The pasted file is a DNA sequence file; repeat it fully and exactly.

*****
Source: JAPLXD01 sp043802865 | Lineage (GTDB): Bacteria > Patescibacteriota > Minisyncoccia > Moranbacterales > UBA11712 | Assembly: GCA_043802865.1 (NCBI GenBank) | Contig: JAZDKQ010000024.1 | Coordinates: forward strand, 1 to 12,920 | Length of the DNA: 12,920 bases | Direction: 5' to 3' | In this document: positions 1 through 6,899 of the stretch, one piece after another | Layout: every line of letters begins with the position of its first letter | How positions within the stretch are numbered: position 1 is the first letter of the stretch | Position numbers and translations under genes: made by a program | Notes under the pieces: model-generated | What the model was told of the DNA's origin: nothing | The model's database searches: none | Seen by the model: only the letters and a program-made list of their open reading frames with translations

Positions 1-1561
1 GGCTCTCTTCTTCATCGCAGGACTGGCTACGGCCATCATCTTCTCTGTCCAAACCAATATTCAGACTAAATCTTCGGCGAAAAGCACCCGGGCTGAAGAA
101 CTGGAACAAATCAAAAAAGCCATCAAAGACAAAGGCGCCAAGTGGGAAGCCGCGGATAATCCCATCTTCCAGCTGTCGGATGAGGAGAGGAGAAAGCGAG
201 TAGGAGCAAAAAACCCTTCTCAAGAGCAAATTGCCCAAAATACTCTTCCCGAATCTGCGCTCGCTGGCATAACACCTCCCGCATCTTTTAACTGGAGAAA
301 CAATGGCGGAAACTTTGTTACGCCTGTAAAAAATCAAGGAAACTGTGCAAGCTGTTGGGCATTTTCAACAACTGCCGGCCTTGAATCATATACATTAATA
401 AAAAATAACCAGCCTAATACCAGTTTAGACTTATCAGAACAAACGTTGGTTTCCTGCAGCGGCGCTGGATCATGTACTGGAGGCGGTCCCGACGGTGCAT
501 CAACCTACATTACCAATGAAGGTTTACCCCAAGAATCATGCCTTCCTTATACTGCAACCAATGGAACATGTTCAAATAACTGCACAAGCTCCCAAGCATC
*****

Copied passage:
Source: JAPLXD01 sp043802865 | Lineage (GTDB): Bacteria > Patescibacteriota > Minisyncoccia > Moranbacterales > UBA11712 | Assembly: GCA_043802865.1 (NCBI GenBank) | Contig: JAZDKQ010000024.1 | Coordinates: forward strand, 1 to 12,920 | Length of the DNA: 12,920 bases | Direction: 5' to 3' | In this document: positions 1 through 6,899 of the stretch, one piece after another | Layout: every line of letters begins with the position of its first letter | How positions within the stretch are numbered: position 1 is the first letter of the stretch | Position numbers and translations under genes: made by a program | Notes under the pieces: model-generated | What the model was told of the DNA's origin: nothing | The model's database searches: none | Seen by the model: only the letters and a program-made list of their open reading frames with translations

Positions 1-1561
1 GGCTCTCTTCTTCATCGCAGGACTGGCTACGGCCATCATCTTCTCTGTCCAAACCAATATTCAGACTAAATCTTCGGCGAAAAGCACCCGGGCTGAAGAA
101 CTGGAACAAATCAAAAAAGCCATCAAAGACAAAGGCGCCAAGTGGGAAGCCGCGGATAATCCCATCTTCCAGCTGTCGGATGAGGAGAGGAGAAAGCGAG
201 TAGGAGCAAAAAACCCTTCTCAAGAGCAAATTGCCCAAAATACTCTTCCCGAATCTGCGCTCGCTGGCATAACACCTCCCGCATCTTTTAACTGGAGAAA
301 CAATGGCGGAAACTTTGTTACGCCTGTAAAAAATCAAGGAAACTGTGCAAGCTGTTGGGCATTTTCAACAACTGCCGGCCTTGAATCATATACATTAATA
401 AAAAATAACCAGCCTAATACCAGTTTAGACTTATCAGAACAAACGTTGGTTTCCTGCAGCGGCGCTGGATCATGTACTGGAGGCGGTCCCGACGGTGCAT
501 CAACCTACATTACCAATGAAGGTTTACCCCAAGAATCATGCCTTCCTTATACTGCAACCAATGGAACATGTTCAAATAACTGCACAAGCTCCCAAGCATC